This afternoon, State Senator Jeanne Kohl-Welles made it official: She’s running to succeed Larry Phillips as the councilmember for King County’s 4th District, which encompasses neighborhoods on the Puget Sound side of North Seattle, including Ballard and Greenwood. And she is doing so with Phillips’ support.
“It’s been an incredible privilege, honor and pleasure representing my constituents for the last twenty-three years in Olympia in what has been the most significant work of my career,” Kohl-Welles said in a press release declaring her candidacy.
“Throughout my legislative tenure, I have steadfastly striven to be accessible, responsive and effective,” she added. “I’ve consistently worked collaboratively to achieve common-sense solutions on very challenging issues, while maintaining strong Democratic principles and values.”
“I’ve fought for social justice and economic equity causes and have been a leader in advocating on behalf of the safety and well-being of children and vulnerable adults; victims of human trafficking, commercial sexual exploitation of children, and domestic violence; medical marijuana reform; and for strategies addressing homelessness, affordable housing, and discrimination.”
“On the King County Council, I’ll bring forth the same values and tackle the same issues, as well as income inequality, racial disproportionality in the criminal and juvenile justice systems, environmental sustainability, and transportation choices.”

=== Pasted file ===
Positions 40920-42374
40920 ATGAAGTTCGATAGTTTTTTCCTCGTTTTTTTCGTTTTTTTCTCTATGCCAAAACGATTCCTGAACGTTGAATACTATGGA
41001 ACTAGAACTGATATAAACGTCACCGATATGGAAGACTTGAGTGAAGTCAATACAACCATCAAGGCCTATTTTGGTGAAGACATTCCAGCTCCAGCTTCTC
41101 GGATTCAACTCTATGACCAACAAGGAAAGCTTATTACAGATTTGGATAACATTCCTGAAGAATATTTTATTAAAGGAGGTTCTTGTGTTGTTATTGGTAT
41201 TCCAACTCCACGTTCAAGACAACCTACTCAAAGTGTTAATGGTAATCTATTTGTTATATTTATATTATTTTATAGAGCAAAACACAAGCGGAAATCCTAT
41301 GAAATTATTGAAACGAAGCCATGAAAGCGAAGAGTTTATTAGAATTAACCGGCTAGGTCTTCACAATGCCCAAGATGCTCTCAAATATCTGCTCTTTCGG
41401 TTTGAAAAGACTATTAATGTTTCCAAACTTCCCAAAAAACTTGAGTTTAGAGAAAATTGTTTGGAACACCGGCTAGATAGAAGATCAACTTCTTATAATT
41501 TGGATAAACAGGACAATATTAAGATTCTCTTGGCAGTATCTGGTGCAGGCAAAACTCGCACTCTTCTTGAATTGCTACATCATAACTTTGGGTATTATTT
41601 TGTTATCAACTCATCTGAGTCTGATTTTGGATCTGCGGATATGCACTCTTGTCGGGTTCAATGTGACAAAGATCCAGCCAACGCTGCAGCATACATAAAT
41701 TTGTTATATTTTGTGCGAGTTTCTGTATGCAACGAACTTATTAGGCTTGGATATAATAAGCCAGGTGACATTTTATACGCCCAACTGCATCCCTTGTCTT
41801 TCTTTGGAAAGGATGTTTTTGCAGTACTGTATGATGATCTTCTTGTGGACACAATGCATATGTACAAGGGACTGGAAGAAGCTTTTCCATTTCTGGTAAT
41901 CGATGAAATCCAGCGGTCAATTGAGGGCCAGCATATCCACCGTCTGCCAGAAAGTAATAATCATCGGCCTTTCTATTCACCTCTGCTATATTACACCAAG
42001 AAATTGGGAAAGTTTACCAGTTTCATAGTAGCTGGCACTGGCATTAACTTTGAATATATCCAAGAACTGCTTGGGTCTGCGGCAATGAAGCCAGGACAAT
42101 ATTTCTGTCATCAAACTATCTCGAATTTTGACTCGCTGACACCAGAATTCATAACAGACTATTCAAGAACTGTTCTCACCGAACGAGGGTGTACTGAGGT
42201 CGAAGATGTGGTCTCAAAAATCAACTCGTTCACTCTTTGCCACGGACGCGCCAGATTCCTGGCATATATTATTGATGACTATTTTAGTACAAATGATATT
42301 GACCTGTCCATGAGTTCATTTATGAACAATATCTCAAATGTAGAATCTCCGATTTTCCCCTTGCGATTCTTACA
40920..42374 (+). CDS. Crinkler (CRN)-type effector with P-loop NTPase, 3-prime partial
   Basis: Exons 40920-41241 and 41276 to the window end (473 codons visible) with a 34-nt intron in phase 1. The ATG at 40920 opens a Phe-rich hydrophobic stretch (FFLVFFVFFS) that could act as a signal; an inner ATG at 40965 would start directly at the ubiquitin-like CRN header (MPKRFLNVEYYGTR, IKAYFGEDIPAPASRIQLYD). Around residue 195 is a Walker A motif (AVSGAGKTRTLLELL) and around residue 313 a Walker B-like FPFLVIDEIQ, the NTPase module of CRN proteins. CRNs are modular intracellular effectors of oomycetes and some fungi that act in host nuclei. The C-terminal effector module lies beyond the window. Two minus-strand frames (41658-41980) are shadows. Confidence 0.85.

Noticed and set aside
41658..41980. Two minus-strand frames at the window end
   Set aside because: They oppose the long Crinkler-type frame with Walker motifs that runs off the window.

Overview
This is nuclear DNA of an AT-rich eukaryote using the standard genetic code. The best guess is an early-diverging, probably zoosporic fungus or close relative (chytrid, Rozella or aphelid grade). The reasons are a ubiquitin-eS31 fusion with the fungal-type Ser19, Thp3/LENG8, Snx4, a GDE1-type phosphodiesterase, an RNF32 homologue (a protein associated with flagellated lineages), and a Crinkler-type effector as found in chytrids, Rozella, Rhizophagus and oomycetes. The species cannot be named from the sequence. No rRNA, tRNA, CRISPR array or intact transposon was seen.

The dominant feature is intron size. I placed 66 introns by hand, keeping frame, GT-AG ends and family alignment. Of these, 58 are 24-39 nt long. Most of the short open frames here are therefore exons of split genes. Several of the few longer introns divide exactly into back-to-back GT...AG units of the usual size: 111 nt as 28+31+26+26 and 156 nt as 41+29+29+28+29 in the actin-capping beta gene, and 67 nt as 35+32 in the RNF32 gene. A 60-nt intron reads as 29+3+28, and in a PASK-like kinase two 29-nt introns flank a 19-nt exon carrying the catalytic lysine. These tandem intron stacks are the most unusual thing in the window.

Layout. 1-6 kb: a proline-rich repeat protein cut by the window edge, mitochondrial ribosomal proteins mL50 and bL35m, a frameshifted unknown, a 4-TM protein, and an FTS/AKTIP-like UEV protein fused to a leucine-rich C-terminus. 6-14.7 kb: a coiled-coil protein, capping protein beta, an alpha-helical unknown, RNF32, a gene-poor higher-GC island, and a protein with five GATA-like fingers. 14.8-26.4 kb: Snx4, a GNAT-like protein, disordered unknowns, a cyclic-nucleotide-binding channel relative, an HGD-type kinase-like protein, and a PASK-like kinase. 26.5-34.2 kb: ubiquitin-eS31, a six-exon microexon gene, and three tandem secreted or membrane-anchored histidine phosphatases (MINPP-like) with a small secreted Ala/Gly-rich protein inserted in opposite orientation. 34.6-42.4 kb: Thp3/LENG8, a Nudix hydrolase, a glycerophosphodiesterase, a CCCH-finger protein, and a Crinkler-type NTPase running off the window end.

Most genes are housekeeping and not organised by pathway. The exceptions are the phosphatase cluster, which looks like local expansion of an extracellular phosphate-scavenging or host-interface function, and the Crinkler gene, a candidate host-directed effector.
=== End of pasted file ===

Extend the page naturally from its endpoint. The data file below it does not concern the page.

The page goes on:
In addition to Phillips’ backing, Kohl-Welles has secured the endorsements of her seatmates Reuven Carlyle and Gael Tarleton. (Full disclosure: Gael Tarleton serves on the board of the Northwest Progressive Institute as Vice President-Secretary).
Kohl-Welles had previously discussed running for King County Council with her supporters on Facebook.
“It’s hard for me to think of leaving the Senate, but I believe that at this point in my career I would enjoy a new challenge, as well as being closer to home among my constituents and in the community on a year-round basis,” she wrote.
“And fortunately, I would have the same constituents as I have now in the 36th Legislative District.” (The 36th Legislative District and the 4th County Council District don’t have identical boundaries, but they overlap significantly.)
She went on to note:
I also would have a more immediate and local experience in working on many of the issues that are so important to me, such as affordable housing and eliminating homelessness; economic and pay equity and social justice; anti-poverty and essential services; expanding multi-modal mobility, including transit; human trafficking and commercial child sexual exploitation; juvenile justice and foster care services; and medical and personal use marijuana legalization.
And this is not a complete list.
I’ll be making my decision within the next few days.
She’s now made her decision: She’s running.
Kohl-Welles, seventy-two, is such a formidable candidate that she may not have much competition for Phillips’ seat. She is beloved in the 36th Legislative District, as Reuven Carlyle found out last year when he briefly flirted with running against Kohl-Welles. He ultimately decided to bow out and not challenge her.